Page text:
Commercial real estate loans gone bad imperil banks
Real Estate Econometrics, a New York-based consulting and analytics firm, predicted Tuesday that delinquencies among commercial real estate mortgages held by banks will surge to 4% by the end of this year. That's after doubling to 3.4% in the third quarter compared with the same period in 2008, the firm said in a report.
That could push even more banks to, or over, the brink. The FDIC disclosed last week that there are 552 lenders on its confidential list of troubled banks, and many of them are there because they're being ravaged by losses on loans to builders that can't fill, or even complete, big commercial real estate (CRE) projects.
There have been 124 bank failures this year as toxic assets, including mortgages and construction loans gone bad, have mounted on lenders' balance sheets.
How important is commercial real estate to banks' health? In a Nov. 16 speech to the Economic Club of New York, Bernanke said that while credit conditions were thawing, "the fallout for banks from commercial real estate could slow that progress."
And here's Bair describing the threat in testimony before Congress in October: "The most prominent area of risk for rising credit losses at FDIC-insured institutions during the next several quarters is in CRE lending." Indeed, she said, at community banks, CRE mortgages account 43% of all loans on average.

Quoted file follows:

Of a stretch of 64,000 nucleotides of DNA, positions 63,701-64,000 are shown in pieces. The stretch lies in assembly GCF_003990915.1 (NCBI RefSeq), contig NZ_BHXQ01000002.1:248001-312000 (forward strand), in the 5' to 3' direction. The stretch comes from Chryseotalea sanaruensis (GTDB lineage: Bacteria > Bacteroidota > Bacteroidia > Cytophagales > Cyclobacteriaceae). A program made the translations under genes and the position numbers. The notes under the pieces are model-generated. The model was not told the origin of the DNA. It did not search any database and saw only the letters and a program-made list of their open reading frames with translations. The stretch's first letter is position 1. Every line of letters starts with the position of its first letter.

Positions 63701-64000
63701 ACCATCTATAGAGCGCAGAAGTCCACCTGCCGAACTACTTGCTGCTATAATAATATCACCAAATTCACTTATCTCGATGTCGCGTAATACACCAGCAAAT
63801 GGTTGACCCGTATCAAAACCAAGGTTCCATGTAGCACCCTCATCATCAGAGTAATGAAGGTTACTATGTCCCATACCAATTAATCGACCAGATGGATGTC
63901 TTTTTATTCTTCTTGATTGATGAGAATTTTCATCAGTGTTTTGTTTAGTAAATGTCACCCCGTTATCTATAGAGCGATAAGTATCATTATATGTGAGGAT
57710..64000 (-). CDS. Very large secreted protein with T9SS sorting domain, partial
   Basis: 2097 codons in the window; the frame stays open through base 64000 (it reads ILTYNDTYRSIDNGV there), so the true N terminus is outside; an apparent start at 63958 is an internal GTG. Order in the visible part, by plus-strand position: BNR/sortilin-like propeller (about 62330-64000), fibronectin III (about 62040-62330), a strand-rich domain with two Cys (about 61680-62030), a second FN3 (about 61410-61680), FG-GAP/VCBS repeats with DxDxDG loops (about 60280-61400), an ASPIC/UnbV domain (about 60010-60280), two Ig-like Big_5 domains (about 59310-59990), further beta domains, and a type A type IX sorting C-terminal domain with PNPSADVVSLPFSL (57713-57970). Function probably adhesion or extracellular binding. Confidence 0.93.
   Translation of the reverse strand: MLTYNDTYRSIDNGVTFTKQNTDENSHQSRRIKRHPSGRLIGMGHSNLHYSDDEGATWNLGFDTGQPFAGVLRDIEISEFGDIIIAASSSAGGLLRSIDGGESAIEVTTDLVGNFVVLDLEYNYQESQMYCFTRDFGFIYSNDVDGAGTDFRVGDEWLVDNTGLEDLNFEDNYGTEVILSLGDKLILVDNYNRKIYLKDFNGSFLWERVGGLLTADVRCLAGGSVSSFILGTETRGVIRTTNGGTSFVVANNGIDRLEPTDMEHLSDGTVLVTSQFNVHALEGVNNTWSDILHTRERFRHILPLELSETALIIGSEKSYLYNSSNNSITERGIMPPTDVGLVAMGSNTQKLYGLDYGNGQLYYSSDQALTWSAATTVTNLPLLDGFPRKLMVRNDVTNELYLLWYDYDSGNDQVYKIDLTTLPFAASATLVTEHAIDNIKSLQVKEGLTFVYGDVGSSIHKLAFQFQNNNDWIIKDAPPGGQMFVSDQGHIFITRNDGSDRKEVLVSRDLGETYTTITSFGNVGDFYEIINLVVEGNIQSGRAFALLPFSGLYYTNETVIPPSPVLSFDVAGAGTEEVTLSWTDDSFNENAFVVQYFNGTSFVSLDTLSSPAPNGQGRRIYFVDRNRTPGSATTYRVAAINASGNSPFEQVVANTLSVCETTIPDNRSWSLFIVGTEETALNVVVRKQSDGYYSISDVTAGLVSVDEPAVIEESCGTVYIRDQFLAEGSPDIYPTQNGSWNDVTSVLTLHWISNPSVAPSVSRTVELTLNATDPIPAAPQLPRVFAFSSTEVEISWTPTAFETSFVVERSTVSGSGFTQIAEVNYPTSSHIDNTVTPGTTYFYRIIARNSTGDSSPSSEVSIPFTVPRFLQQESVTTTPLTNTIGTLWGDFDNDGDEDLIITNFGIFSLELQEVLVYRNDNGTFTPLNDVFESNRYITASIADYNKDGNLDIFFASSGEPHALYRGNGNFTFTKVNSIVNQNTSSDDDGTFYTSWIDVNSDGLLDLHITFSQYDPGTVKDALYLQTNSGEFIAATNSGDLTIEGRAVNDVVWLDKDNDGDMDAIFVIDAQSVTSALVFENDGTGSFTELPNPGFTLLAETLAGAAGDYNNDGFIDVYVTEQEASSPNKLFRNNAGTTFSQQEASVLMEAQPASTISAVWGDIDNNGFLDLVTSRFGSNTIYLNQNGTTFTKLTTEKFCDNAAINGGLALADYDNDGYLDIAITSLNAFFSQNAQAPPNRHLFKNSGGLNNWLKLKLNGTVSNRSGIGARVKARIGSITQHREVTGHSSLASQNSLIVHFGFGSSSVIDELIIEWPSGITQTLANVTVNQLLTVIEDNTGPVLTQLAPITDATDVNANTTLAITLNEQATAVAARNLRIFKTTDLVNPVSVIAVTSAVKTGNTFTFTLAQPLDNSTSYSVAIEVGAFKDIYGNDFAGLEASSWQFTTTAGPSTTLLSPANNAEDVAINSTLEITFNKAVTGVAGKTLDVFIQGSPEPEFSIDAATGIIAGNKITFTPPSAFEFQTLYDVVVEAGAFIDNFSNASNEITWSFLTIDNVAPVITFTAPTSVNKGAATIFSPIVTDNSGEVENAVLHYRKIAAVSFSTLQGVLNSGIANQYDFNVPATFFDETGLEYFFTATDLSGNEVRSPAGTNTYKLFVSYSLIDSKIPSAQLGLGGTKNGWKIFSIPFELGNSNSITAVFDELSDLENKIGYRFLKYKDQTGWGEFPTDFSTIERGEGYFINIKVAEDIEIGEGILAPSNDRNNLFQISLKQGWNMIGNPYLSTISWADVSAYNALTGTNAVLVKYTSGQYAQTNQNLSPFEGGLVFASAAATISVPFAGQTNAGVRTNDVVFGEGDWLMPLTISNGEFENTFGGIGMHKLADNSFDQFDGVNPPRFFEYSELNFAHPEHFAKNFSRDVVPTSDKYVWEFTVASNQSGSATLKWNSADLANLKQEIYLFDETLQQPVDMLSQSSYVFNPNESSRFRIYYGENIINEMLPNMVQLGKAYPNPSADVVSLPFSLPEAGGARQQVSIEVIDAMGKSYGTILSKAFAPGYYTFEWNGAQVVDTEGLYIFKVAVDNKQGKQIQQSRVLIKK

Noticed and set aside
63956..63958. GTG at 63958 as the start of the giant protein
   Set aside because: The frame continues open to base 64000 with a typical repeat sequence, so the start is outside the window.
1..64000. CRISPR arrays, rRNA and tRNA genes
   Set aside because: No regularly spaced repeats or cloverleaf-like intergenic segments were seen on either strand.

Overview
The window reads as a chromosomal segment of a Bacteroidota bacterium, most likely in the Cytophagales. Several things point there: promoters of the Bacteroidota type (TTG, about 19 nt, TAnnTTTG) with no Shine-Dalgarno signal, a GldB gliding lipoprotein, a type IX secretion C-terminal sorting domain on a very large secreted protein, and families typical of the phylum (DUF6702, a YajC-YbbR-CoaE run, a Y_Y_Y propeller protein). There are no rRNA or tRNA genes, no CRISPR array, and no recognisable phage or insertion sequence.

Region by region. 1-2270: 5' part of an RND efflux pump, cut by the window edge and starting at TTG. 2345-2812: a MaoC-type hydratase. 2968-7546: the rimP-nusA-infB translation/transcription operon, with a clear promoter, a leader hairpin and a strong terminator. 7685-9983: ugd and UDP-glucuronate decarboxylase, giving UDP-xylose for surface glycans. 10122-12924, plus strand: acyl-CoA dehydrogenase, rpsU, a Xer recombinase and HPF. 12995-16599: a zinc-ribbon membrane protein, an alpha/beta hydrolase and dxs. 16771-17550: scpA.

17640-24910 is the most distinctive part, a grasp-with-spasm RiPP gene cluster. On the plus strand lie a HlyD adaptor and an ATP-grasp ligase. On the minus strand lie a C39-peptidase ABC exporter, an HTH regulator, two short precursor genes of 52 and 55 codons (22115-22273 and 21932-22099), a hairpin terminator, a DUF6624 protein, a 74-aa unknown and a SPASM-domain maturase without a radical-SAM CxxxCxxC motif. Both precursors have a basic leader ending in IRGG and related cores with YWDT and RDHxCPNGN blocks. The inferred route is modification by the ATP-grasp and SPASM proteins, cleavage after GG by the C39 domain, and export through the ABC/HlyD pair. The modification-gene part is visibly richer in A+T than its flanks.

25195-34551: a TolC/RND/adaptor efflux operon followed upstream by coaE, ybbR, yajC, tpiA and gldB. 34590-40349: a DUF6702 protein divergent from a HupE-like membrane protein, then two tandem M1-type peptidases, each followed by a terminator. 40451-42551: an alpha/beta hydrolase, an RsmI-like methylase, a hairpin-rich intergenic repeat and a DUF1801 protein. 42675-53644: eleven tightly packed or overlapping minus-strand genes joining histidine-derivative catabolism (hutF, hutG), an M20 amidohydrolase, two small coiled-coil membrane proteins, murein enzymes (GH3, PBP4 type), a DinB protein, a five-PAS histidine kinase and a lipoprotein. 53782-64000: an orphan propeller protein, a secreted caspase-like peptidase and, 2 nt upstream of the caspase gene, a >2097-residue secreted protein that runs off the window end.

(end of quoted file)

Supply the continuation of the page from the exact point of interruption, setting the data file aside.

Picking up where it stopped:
Unsurprisingly, it's the mortgages that originated in 2006 and 2007, just as the real estate bubble was beginning to deflate, that are showing the greatest signs of stress, Real Estate Econometrics' report said.
But if the firm's snapshot of present conditions in the CRE world is sobering for financial executives, investors and customers, the outlook over the next couple of years must be like a bucket of ice water in the face. Real Estate Econometrics predicts CRE delinquencies won't peak until 2011, meaning Bair and Bernanke's top threat to banks won't be going away anytime soon.
And that could be the catalyst that pushes regulators to seize more of those 552 banks on the brink -- or push that number even higher.